Nameste is here to stay


The last time you heard about my friend Chris was when she invited me to her Zumba class. I didn’t know exactly — or at all — what Zumba was, but it sounded peppy. Many words with a “Z” in them are peppy … zippy, zydeco, Zamboni. Zamboni counts only if really smooth ice thrills you. Many words ending in “ba” are also peppy: samba, rumba, Michelle Obamba. So any word containing both a “Z” and a “ba” promised to be way up there on the entertainment scale.

According to Wikipedia, Zumba is an exercise fitness program created by a Columbian dancer, a demographic not known for subtlety. It involves dance and aerobic movements performed to “energetic music.” Choreography incorporates hip-hop, soca, samba (see!?!), salsa, merengue, and mambo (close enough). Squats and lunges are also included.

I am not what you would call graceful. Or coordinated. Or an even passable dancer. During the few aerobics classes I have ever taken I planted myself way in the back and spent an inordinate amount of time saying “Huh?” whenever I could gather enough breath to say anything at all. A combination dance/aerobics class seemed like the perfect opportunity to humiliate myself in a room in which all four walls were covered with mirrors therefore multiplying my klutziness into infinity.

So when Chris suggested I go to yoga with her, I was just ecstatic. Mostly because she didn’t want me to go back to Zumba.

At the appointed hour I presented myself to the yoga instructor. She was kind, welcoming, and did very well at not looking aghast at my attire … black tights I wear in the hangar and my very best Cozumel, Mexico t-shirt. Soon the other yoga-ers arrived. They had all been shopping at Yoga-R-Us. Their clothes were comfortable looking and functional and did not, as mine did, have a giant lizard on the back. Before the class began one of the women asked a great question about Warrior 3 transitioning to a Crescent Lunge or something equally esoteric. I assume it was a great question. I didn’t understand anything except the word “transition” and I’m a little sketchy on that one. My first thought after hearing the exchange was not, “Oh yes … transitioning.” It was, “Uh-oh.”

Everyone got their supplies. Who knew you needed supplies to yoga? I got a mat, two large cork blocks, a sand bag, two bolster pillows, and a blanket. I have to tell you, I got pretty hopeful when I saw the pillows and blanket. Kindergarten was invented sometime after my youth so I never had a school-endorsed nap. I thought maybe this was my big chance. The instructor led us through a series of stretching. This was not as peaceful as it could have been because my right shoulder cracked so loudly it sounded like a rifle shot. Rifle shots are not conducive to the yoga mind set. The initial stretches culminated in my rolling a ball with, as we say in yoga-talk, my rear end. This was more difficult than anticipated. The ball is small and my rear end is not, leading to the fear the dang thing would disappear. The ball, not my rear end.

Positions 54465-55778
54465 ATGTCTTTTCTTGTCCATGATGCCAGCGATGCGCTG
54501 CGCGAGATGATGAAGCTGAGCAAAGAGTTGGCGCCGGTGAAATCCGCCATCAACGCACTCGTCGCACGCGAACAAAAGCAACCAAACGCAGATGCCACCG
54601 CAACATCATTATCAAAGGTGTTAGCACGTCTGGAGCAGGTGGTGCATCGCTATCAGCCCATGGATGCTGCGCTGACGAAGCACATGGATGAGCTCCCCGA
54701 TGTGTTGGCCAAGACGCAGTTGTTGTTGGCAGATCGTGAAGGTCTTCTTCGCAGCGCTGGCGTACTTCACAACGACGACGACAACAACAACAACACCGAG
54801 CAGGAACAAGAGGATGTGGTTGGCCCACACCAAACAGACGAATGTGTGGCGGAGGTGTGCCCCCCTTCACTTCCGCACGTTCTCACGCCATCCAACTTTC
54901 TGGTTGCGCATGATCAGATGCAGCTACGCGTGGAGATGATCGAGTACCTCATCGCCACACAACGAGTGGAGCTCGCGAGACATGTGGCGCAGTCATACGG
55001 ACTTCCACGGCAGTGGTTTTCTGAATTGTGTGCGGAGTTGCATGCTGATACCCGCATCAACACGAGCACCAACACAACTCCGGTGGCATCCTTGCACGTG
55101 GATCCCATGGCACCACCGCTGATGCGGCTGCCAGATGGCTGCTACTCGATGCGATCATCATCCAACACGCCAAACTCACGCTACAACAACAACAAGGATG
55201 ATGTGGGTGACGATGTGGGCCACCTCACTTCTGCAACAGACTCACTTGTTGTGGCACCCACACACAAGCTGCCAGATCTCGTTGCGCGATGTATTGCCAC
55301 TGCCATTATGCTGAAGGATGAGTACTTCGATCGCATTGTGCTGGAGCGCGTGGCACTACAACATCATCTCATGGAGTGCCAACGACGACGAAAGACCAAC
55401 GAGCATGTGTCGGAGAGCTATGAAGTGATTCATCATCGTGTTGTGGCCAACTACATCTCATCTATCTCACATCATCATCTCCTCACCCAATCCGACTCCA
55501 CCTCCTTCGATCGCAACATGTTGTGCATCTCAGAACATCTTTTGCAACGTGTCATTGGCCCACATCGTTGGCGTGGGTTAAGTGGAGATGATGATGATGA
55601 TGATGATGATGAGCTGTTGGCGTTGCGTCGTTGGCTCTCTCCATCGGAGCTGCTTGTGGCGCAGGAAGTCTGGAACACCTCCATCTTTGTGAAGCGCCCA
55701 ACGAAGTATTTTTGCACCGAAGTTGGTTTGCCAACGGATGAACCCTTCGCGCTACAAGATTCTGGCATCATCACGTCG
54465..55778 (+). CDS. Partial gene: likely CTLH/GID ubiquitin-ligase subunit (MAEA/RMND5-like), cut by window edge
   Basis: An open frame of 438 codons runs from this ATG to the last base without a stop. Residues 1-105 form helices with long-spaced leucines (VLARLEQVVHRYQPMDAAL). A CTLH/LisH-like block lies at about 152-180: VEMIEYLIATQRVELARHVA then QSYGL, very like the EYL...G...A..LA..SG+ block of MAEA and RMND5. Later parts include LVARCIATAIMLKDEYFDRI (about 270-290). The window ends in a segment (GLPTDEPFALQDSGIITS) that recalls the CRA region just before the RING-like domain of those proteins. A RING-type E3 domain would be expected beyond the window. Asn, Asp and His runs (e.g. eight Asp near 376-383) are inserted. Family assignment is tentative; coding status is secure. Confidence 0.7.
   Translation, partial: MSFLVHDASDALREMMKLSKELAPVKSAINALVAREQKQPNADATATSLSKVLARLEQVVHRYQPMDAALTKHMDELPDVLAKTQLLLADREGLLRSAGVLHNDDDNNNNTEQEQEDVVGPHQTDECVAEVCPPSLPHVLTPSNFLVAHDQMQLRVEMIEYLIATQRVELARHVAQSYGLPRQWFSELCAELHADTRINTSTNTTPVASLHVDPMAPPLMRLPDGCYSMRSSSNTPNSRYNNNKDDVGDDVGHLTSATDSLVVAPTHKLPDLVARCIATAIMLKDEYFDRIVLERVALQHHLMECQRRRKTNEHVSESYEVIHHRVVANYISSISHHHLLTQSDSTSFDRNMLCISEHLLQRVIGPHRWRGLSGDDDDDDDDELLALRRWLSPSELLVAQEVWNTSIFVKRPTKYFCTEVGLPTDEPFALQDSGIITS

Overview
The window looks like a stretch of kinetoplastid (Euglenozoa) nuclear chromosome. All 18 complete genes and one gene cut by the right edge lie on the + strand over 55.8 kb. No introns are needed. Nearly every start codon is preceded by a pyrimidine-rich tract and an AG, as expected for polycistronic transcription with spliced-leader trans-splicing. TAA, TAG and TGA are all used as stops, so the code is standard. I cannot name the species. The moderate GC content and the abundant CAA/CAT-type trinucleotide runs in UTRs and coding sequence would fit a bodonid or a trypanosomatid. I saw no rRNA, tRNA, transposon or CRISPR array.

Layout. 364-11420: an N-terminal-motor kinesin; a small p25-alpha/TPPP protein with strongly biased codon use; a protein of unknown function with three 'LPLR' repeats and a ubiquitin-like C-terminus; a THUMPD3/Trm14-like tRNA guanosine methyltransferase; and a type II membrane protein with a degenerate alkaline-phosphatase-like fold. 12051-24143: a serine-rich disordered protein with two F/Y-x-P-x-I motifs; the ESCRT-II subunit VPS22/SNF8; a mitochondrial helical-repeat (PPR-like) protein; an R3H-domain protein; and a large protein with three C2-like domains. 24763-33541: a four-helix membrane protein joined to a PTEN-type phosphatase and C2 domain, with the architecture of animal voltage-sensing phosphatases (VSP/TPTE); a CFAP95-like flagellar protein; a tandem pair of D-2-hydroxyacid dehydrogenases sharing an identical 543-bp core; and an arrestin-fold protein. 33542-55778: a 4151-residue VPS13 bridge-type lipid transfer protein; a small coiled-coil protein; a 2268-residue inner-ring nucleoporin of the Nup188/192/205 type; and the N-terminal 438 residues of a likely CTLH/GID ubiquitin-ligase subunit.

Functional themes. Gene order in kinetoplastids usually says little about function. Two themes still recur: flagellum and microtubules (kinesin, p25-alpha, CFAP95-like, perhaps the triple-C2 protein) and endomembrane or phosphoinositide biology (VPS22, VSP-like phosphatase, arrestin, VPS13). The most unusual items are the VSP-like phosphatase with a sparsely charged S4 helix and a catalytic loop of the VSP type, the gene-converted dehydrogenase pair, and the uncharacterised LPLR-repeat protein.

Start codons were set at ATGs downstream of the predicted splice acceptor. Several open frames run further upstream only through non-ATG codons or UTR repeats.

Then we were asked to do a pigeon thing. This consisted of tucking one leg in a fashion legs were never designed to be tucked. I had visions of knee parts springing loose and catapulting across the room, fatally injuring those with correctly tucked knees. Luckily, the instructor had alternative moves for everything. This allowed me to keep my joints intact and spare the lives of the limber.

Next was a move of about 10 steps in which we raised, rotated, planted, raised again, bent forward, bent back, stretched, and finally, in my case, fell over.

I got really excited when we were told to grab our bolster pillow. Nap time? No, we sat on the pillow. We did get to put our heads down but it was just to stretch out some more muscles which, frankly were beginning to protest. In her soothing, soft voice the instructor told us to Savasana. Everyone rolled onto their backs and closed their eyes. This I could do. I think I invented it.

It was all very peaceful and serene and profoundly sweat-provoking. I loved it. I’m going back, although I still don’t know what “namaste” means. And I’m getting a bigger ball.
Nameste is here to stay

By Marla Boone

Contributing columnist

Marla Boone resides in Covington and writes for the Troy Daily News and Piqua Daily Call.

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